The difficult return to a normal cultural life

This is the study that all cultural professionals have been waiting for. But she will not reassure them. On Wednesday October 27, Roselyne Bachelot was to unveil the results of a government-commissioned survey on the behavior of French people in terms of cultural outings, eighteen months after the start of the health crisis linked to Covid-19. Its conclusions, that The world was able to consult, are edifying: nearly one in two French people have not visited a cultural place since the introduction of the health pass on July 21, while 88% had done so before the epidemic, and nearly a third assure that they will now visit cultural places less.

This study, carried out in early September by the Harris Interactive institute, provides for the first time an overview of post-crisis cultural outings, beyond the attendance figures brandished by both sides. Since July 21, only 51% of people going to the cinema, usually at least once a year, have returned to the theater. Worse, barely more than a third (40%) of those familiar with museums have taken up the path of exhibitions, while those of historical monuments have done so at 45%.

But the bleeding is especially palpable in the live performance. Thus, only 27% of music lovers say they have attended a concert since the establishment of the health pass, while lovers of the boards were only 25% to return to the theater. The figures are only slightly higher for dance (31%) and the circus (28%). Likewise, nearly three-quarters of French people who went to a festival in a normal year did not return this summer.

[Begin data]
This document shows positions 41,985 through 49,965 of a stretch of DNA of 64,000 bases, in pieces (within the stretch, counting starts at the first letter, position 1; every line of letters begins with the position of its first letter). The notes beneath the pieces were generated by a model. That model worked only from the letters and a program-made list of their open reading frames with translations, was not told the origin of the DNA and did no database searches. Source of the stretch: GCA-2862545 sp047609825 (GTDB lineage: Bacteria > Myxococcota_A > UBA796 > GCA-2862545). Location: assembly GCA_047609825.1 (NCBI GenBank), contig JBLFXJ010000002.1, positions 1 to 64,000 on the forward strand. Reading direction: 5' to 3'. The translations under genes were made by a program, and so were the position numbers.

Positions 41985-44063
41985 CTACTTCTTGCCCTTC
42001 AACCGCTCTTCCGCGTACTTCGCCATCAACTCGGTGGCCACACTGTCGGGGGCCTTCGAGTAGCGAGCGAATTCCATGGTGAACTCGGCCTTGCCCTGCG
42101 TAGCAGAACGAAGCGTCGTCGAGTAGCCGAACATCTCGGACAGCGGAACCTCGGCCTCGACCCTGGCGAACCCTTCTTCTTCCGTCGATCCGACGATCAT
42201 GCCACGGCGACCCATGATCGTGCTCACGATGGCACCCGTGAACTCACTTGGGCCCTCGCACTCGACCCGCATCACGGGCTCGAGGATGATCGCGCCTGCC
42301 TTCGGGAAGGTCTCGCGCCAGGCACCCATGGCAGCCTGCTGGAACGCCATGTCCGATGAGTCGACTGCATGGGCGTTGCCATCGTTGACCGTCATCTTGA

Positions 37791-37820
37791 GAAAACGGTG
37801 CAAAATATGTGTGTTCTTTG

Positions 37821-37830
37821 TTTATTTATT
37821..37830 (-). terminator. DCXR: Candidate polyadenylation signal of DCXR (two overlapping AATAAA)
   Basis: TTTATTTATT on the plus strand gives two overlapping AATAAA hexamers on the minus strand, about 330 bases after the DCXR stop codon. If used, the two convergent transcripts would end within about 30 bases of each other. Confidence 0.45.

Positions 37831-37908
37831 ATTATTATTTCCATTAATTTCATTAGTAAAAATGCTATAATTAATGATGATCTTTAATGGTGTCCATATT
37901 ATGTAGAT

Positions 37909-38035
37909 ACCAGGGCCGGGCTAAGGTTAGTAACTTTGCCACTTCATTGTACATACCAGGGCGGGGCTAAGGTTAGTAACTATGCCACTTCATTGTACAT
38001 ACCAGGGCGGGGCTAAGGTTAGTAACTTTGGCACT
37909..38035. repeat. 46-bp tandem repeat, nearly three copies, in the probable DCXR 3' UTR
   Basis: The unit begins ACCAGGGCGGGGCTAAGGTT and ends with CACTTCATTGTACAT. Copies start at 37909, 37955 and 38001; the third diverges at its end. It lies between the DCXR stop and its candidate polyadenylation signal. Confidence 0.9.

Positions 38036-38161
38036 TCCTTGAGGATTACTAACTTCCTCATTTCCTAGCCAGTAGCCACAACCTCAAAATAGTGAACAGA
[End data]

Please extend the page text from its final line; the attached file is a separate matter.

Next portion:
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Difficult to find an audience

These figures, even if they come from a survey carried out in early September and may have already changed, support the feeling felt by professionals since the start of the school year. If a certain number of French people have found their way back to theaters, cinemas or museums, we are still far from the attendance levels before the epidemic. “This study confirms in every way what we are experiencing, considers Pierre-Yves Lenoir, co-director of the Théâtre des Célestins, in Lyon. Since the start of the school year, we have lost 40% of the public, on subscriptions as well as on ticketing. For a municipal theater like ours, with 25% of its own resources, the consequences are significant: if this decrease is confirmed, it will represent 800,000 euros less in the budget for the season. “

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